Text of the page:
SAN FRANCISCO — Megha Ganne is not afraid of the spotlight. That much is clear after her even-par 71 in the second round of the U.S. Women’s Open.
Ganne wowed fans with an opening-round four-under 67. But backing that up with a rock-solid 71 on Friday was arguably even more impressive. Even though she’s just 17 years old, Ganne had no issue navigating the nerves in Round 2 and getting through the treacherous Olympic Club setup unscathed.
“[I felt] way more calm than yesterday,” she said. “I wasn’t as stressed out.”
Ganne became the first amateur since 2006 to lead or co-lead after any round at the U.S Women’s Open after her opening round, so a return into the pack would have come as no shock. But despite two bogeys over her first six holes, Ganne manage to right the ship and card three birdies over her next 12 holes to sign for 71. When she finished her round, her place on the leaderboard was just where it started: T1. (Her first-round co-leader Mel Reid had yet to tee off.)
As she walked the hilly fairways of The Olympic Club, galleries swelled to sizes not seen since the pre-Covid era — just how Ganne prefers it. By the time she holed a lengthy par save at her final hole (No. 8), fans were lined up five deep to cheer on the teenage sensation.
“I love it so much,” she said of the legion of adoring fans. “I wish every event I had a gallery watching me because it just makes me play better. And I love being in the spotlight, so it’s been really fun.”
Listening to her address reporters, it’s easy to forget Ganne is just a high school student. She speaks the way she plays: with conviction. The typical trappings of high school — drama and social media — seem a world away. Leading the biggest tournament in the game requires tunnel vision.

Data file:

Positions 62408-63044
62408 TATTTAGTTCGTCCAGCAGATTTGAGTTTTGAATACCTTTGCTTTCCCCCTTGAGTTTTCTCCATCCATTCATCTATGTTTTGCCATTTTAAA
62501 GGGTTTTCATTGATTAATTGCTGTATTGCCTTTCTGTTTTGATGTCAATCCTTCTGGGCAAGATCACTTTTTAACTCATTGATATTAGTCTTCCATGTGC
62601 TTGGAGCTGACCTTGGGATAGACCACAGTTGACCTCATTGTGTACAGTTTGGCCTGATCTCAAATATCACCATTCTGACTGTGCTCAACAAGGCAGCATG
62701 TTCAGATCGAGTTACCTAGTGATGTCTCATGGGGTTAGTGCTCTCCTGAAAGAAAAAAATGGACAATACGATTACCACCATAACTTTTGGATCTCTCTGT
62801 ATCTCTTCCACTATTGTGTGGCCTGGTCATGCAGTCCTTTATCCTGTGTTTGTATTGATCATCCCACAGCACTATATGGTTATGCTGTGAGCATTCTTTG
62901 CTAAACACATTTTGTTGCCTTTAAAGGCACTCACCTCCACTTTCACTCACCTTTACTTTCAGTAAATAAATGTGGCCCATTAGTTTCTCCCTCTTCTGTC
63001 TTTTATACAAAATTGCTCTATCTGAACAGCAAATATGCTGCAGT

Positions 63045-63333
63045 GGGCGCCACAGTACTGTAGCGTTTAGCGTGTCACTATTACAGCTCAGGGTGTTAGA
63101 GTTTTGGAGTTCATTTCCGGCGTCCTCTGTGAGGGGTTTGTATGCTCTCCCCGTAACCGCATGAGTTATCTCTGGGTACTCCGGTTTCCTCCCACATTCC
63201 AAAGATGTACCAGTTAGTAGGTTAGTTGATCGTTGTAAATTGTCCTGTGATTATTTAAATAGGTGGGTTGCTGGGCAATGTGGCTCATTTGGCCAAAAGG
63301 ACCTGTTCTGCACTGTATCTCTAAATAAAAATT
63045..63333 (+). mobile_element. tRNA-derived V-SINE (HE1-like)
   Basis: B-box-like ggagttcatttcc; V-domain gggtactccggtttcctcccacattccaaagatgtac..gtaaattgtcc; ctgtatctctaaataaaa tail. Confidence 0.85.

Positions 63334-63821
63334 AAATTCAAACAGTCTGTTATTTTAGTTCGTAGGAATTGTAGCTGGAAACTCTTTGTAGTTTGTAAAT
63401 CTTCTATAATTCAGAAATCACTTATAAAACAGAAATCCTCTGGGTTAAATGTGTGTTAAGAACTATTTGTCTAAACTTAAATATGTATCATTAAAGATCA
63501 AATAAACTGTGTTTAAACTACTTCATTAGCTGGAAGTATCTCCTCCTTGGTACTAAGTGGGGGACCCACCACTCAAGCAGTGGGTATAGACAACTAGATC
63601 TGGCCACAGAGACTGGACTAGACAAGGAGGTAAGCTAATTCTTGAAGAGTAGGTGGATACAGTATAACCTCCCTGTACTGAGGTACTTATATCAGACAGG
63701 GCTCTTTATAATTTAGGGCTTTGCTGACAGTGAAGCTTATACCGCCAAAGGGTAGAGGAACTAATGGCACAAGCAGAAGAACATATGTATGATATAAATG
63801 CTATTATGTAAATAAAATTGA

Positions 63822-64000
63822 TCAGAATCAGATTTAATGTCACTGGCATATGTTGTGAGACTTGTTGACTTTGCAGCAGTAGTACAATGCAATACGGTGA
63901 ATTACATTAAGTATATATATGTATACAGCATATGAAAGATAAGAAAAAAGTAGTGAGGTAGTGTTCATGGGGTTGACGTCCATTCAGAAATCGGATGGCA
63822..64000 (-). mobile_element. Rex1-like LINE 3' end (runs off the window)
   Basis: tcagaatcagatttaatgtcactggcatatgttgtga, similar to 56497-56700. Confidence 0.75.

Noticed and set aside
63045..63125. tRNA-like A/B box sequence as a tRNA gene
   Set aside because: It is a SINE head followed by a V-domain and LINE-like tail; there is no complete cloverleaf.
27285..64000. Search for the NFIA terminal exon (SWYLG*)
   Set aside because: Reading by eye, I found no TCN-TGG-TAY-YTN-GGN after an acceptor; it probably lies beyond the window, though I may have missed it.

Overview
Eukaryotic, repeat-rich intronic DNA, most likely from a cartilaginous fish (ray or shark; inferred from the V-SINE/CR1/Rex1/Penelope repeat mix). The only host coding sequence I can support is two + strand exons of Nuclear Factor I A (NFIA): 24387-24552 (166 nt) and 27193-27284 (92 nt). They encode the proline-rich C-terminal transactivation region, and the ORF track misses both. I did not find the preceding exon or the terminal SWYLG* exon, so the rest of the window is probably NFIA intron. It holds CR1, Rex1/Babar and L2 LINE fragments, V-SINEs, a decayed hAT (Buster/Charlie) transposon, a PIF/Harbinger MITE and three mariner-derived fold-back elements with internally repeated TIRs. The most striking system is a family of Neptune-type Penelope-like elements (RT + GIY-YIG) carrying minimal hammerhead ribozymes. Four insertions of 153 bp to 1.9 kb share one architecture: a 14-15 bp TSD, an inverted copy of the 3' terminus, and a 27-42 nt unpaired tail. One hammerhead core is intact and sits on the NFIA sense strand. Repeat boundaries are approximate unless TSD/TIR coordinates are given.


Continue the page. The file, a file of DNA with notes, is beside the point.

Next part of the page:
In fact, Ganne doesn’t even use social media — quite the rarity for a member of Gen Z.
“There’s so much negative effects that I see on teenagers of social media,” Ganne said. “It’s not something I want to try to experiment with … I’m feeling fine without it.”
But even while she opts out of one teenage norm, she can’t escape another one: homework. Even though she’s leading the U.S. Women’s Open, she’s still got a calculus assignment to tend to.
“I don’t know how I’m going to manage to fit that into my schedule in the next few days,” Ganne laughed. “Hopefully my teacher gives me a little bit more time to do that. It’s hard to balance both.”
If she keeps up her stellar play at The Olympic Club, a missed assignment will be the last thing on her mind.